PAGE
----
RPG die hards should maybe steer clear of this game (a bit too late for that now. Emblazoned on the cover is the "Best Seller" wording). It is not really an essential purchase, luckily I got this for $19.99.

Nintendo:
- Make games that have Auto-Difficulty-Detection. If God of War devs can do it, why can't you?
- I want varied and diverse enemies. A green kleft/Goomba/Piranha plant/..., a blue cleft/Goomba/Piranha plant/... WTF?
- Skippable speeches. I was drowning in speech bubbles.

Gameplay:
Graphics:
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Old 08-28-2006, 03:07 AM   #18
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Legend of Zelda: Ocarina of Time: GC - NTSC
Playtime: Completed.

My 1st experience with the Legend of Zelda series was with Wind Waker. To say that I was blown away by it is and understatement. I reached a certain point in WW, and the urge got to me to get to the roots of the series. So, I bought the Collector's Edition, which comes with four games: The Legend of Zelda, Legend of Zelda: Link's Adventure, Ocarina of Time and Majora's Mask. Unfortunately, the SNES LttP is not on the disc. I started with OoT, and abondoned my WW session.

It is quite difficult to give an honest assesment of the game, in this day and age. I was not there when the game was first released. I totally missed being caught up in the hype and excitement for the game, as I totally missed on the N64 (and SNES ) generation. I took time for me to adjust to the game, as I had to adjust my mindset to that of someone who experienced the game in all it's glory in those days.

It beats a lot of current games in terms of camera control (unfortunately there is no way to manually control the camera with the C-stick, you use the [L] Trigger), gameplay (which still holds up remarkably well), atmosphere, sound and music. I absolutely loved playing as two different Links. Altho they are basically the same, the fact that only certain items/weapons can be used by either, was quite refreshing. I am not too big on sidequests, but these can be very rewarding at times, as new items and weapons can be obtained, which can make your life a lot easier. I was a bit dissapointed in most of the boss fights. Some was way too easy. I should never have abandoned my tennis lessons...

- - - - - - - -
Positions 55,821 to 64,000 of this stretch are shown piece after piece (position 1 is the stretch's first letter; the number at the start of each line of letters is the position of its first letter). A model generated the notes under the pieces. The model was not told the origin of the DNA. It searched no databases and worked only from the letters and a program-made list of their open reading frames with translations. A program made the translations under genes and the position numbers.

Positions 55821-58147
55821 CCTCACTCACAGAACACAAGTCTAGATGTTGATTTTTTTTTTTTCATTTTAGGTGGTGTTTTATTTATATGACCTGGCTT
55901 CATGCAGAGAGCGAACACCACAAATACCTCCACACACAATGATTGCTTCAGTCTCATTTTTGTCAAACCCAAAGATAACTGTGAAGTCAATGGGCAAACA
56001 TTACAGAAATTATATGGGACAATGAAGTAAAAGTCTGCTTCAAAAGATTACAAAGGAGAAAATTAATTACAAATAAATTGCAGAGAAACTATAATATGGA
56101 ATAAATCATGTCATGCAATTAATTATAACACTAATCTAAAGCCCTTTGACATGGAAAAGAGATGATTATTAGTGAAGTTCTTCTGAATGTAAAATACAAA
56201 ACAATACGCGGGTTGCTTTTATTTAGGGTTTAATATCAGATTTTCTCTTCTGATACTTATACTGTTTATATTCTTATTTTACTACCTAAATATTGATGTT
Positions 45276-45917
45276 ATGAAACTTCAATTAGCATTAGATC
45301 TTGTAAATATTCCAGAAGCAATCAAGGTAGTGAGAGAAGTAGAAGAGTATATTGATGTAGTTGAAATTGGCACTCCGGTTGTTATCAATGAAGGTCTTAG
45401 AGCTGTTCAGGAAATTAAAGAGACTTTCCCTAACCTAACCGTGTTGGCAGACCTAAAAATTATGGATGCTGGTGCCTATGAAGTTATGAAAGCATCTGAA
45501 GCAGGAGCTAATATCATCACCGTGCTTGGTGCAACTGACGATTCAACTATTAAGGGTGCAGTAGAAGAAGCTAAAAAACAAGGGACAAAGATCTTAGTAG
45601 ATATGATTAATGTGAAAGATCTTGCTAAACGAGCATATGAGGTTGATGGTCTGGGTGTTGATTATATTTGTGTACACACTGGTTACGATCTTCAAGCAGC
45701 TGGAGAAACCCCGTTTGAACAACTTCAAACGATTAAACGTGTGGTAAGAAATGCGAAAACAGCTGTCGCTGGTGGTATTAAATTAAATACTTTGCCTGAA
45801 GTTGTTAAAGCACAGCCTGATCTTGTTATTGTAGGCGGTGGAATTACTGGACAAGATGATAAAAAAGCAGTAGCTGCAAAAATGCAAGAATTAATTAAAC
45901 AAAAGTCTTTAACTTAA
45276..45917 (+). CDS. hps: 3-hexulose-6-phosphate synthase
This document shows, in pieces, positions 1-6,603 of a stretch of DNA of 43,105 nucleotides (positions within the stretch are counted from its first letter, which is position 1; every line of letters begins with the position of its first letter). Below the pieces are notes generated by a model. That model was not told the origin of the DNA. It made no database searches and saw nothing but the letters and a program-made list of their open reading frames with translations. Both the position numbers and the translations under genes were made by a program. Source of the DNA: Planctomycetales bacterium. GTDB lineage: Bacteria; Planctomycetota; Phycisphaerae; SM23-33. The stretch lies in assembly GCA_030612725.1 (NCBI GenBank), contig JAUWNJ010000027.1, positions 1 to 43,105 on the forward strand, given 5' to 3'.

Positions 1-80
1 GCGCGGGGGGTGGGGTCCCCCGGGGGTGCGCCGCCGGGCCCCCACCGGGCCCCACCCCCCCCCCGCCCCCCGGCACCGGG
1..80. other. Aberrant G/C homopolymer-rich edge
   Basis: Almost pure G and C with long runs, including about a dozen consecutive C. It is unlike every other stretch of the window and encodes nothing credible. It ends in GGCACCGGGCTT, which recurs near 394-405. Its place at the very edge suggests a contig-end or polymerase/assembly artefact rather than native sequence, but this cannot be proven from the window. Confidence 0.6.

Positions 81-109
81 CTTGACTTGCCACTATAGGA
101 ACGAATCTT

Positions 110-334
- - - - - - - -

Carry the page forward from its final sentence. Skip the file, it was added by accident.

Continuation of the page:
The one major problem I had was with the L-targeting (which is one of the greatest innovations of 3D gaming). It can be really frustrating when fighting enemies to go off at a tangent attacking the air, and be clobbered by an amused-looking enemy. The under-utilisation of Epona was also dissapointing, and judging by the screens and videos of TP, will hopefully be remedied. Unless there was a mission I missed that featured horseback fighting...?

Most of the dungeons are quite a pleasure to complete. The Water Dungeon... ... took me a long time to complete. I nearly lost my sanity, and at times thought there must have been a glitch when the game was converted to GC.

A marvelous game, that still remains fresh after all this time. Altho I have not played MM yet, I can see the similarities between this and the Wind Waker, which is quite disconcerting: WW is basically just a perfection of the formula that was created in OoT. I hope Twilight Princess adds something really new (I do not count the... additions of Wii-mote functionality as new), altho it has been mentioned that TP will be the last time we play a traditional Zelda game. It is a mammoth task, seeing as how this game set the benchmark for a whole two generations. The 1st true Wii Zelda will have a lot to live up to.